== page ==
I love deadlines…

I love deadlines. I like the whooshing sound they make as they fly by. Douglas Adams

I had this hand-written on a post-it note on my desk for an embarrassingly long time before I realized it was that Douglas Adams. So long and thanks for all the fish Douglas Adams. The secret is to bang the rocks together guys Douglas Adams. The impenetrable SEP field (“Someone Else’s Problem”) Douglas Adams. The Last Chance to See Douglas Adams (look it up – you won’t be sorry).

The prolific Douglas Adams. The successful author Douglas Adams. The didn’t-always-meet-his-deadlines Douglas Adams.

It gives me hope. Let’s face it. I’m three days late with this blog post. Deadlines aren’t my thing.

And that *is* the thing. You have to find what works for you to get the work done.

Hey, we’re all busy. Most writers I know work at least one other full-time job. At least two if they are also parents. And as an author, you have to be your own promoter too, and that’s a full-time job even *before* you get to the social media black hole. So how do you make progress? How do you get those words on the page, those stories completed? How do you make your way down that road to a million?

We all have to find our own way. And here’s a real bitch: What works for you at one time might not work at another time. Life changes. We change.

Maybe you used to get up early and write in the peaceful calm, watching the sun rise. But now you can’t drag yourself out of bed before you have to race through the morning routine to get to school or work.

Maybe you used to be a night owl, relishing the still quiet after everyone else has gone to bed. But now your brain starts to shut down and you stare at the keys, or the screen, or find yourself flipping over to Facebook for “just a minute”.

Maybe you used to be the dedicated “Lunchtime Writer” in the office, with strict orders not to be disturbed unless the building was on fire. But too many meetings, or disruptions from people who never get it have chipped away at your precious writing time.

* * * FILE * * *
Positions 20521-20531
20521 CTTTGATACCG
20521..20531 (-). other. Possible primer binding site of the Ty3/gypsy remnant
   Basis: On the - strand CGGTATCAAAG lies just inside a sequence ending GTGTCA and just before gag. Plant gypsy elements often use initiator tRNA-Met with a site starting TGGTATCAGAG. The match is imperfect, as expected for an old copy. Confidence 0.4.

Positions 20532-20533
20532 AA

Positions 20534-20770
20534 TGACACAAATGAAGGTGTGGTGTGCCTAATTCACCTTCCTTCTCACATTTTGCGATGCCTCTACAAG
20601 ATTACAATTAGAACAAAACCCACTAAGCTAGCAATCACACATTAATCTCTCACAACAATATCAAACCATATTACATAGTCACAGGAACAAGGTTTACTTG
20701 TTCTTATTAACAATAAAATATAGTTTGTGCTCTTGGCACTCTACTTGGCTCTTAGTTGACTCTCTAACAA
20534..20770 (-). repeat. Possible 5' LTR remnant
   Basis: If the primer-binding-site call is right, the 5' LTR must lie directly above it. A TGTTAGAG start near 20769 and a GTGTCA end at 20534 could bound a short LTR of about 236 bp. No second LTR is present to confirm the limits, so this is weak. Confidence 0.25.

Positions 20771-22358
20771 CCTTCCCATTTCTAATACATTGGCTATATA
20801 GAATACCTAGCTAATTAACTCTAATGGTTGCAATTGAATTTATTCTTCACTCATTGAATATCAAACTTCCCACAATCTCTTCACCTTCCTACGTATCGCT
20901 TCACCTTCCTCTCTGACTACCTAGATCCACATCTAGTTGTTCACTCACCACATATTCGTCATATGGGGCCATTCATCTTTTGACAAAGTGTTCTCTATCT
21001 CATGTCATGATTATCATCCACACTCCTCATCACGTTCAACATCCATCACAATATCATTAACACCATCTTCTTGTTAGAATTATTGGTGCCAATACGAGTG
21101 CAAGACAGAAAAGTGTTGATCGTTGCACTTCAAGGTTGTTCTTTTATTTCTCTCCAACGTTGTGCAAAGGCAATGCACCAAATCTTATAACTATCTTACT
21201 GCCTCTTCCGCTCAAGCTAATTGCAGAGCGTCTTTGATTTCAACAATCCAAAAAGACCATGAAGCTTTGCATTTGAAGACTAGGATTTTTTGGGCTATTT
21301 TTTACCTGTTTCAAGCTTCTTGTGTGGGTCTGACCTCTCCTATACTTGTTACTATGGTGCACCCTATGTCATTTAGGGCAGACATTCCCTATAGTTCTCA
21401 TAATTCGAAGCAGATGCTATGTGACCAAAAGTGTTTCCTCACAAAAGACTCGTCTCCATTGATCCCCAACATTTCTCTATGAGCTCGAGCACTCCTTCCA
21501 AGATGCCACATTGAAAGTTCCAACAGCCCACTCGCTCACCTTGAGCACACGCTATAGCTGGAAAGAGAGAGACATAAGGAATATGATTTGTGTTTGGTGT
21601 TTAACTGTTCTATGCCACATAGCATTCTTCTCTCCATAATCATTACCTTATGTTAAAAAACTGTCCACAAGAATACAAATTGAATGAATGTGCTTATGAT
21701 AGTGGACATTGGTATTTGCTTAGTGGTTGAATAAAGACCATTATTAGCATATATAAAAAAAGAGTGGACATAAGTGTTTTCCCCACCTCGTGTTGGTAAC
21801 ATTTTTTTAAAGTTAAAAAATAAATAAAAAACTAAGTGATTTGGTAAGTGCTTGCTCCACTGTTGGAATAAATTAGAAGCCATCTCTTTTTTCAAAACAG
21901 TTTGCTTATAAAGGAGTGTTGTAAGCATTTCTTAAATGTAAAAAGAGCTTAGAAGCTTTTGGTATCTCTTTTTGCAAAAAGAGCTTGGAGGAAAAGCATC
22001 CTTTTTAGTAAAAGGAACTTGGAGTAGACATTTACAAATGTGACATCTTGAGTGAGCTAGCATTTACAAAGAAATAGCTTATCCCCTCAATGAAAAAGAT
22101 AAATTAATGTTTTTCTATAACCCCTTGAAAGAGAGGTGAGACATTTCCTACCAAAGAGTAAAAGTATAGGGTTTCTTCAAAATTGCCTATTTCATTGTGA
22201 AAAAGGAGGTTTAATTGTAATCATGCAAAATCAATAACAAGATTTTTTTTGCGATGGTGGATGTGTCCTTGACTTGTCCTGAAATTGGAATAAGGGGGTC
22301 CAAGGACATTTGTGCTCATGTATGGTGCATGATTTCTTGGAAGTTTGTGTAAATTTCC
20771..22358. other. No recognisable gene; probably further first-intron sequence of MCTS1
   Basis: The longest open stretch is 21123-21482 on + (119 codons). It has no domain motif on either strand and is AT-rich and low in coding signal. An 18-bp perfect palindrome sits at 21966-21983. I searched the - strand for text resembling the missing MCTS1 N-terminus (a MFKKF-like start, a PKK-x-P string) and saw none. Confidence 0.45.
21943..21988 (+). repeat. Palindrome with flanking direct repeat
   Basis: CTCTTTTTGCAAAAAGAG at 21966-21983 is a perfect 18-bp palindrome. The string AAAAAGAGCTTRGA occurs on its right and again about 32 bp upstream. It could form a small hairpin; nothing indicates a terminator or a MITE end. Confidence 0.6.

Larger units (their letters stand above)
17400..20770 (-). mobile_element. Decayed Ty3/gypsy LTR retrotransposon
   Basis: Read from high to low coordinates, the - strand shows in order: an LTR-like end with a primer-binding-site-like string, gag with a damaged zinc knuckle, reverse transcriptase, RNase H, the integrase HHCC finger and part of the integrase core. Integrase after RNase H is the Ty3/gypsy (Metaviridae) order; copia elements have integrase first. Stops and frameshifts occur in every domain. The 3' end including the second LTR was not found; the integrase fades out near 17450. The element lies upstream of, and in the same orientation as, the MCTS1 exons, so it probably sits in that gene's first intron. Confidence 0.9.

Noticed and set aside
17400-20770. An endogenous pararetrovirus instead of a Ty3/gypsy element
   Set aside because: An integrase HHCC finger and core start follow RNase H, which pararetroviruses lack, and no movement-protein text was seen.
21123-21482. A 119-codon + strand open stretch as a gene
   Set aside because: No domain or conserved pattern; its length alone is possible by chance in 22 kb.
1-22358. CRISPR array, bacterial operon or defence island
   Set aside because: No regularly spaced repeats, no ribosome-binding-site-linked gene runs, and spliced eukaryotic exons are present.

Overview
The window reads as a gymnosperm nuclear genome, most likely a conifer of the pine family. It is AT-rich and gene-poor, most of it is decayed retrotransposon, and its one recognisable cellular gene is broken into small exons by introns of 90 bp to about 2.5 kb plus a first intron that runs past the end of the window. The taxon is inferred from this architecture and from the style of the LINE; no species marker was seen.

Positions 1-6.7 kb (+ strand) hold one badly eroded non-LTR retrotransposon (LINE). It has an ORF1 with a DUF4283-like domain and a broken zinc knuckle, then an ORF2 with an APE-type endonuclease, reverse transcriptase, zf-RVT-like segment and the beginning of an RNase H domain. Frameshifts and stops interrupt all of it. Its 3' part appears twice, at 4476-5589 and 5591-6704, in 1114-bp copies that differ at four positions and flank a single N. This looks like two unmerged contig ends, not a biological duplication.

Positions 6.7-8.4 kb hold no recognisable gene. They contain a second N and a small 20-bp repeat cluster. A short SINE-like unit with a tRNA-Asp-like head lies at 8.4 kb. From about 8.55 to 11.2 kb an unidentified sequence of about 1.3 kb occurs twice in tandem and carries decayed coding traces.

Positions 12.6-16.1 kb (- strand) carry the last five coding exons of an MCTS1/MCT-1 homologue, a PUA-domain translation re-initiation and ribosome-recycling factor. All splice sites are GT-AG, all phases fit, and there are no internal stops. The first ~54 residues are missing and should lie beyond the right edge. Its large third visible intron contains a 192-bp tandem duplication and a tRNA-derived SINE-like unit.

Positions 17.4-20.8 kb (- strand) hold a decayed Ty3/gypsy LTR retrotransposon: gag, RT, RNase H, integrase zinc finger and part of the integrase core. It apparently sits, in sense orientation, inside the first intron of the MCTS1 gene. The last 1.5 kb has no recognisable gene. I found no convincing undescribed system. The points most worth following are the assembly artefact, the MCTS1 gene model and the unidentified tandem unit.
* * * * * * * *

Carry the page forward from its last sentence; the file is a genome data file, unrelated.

It might be other life changes. Good ones. A new home. A new family. A new lover. A new puppy to train. A new job. Bad ones. Illness. Depression. Anxiety. Separation—from a partner, a child, friends. Loss.

One of the biggest challenges we face is not only making ourselves do the work, but forgiving ourselves when we don’t. And picking our sorry butts off the floor, dusting off, and sitting right back down at the keyboard and the unforgiving—or patiently waiting—blank monitor!

I was a writing machine. I had my novel-in-progress, I had my daily blog, then another novel. Then my life changed and changed again. Some good, some bad. And one day, I stopped writing. Completely. I’ve struggled ever since. I feel like I might finally be coming out the other side. Ideas are flowing, characters are talking, I’ve managed a few blog posts. Life is still changing. I’m still writing. Slowly (slowly said the sloth). Feels like starting over, or again. And again. And again.

So, what about those deadlines? I’ve tried NaNoWriMo. Setting daily WOP (words-on-page) goals. Setting year goals, project goals. Some things work. Some things don’t. The thing I’ve learned about deadlines—in life, work, writing—is that there are very few of them that aren’t actually flexible. Moveable. And sometimes that’s a good thing, because things take longer than expected, problems arise, life intervenes. But if you can’t figure out how to make yourself get the work done…well, you’ll never get the work done.

So you have to decide. Are you gonna get the work done?

And if you’ve missed the last deadline—whether it’s one you set for yourself, or a submission deadline, or a writers group reading—the best thing you can do is take a deep breath and pick it up again. Your stories are still there. That’s why you’re a writer. And even though you may have missed an opportunity (or three) along the way, you weren’t ready for them then. Don’t beat yourself up about what you haven’t done. Take care of what you *can* do now. Sometimes that will be fixing something because of a missed deadline. Maybe staying up late to get out an overdue blog post.

No one becomes a writer because it’s *easy*. We have to make ourselves work hard. We also have to practice a little self care. Sometimes a little forgiveness. And then, get back to work!

What’s the next deadline that’s whooshing closer?!

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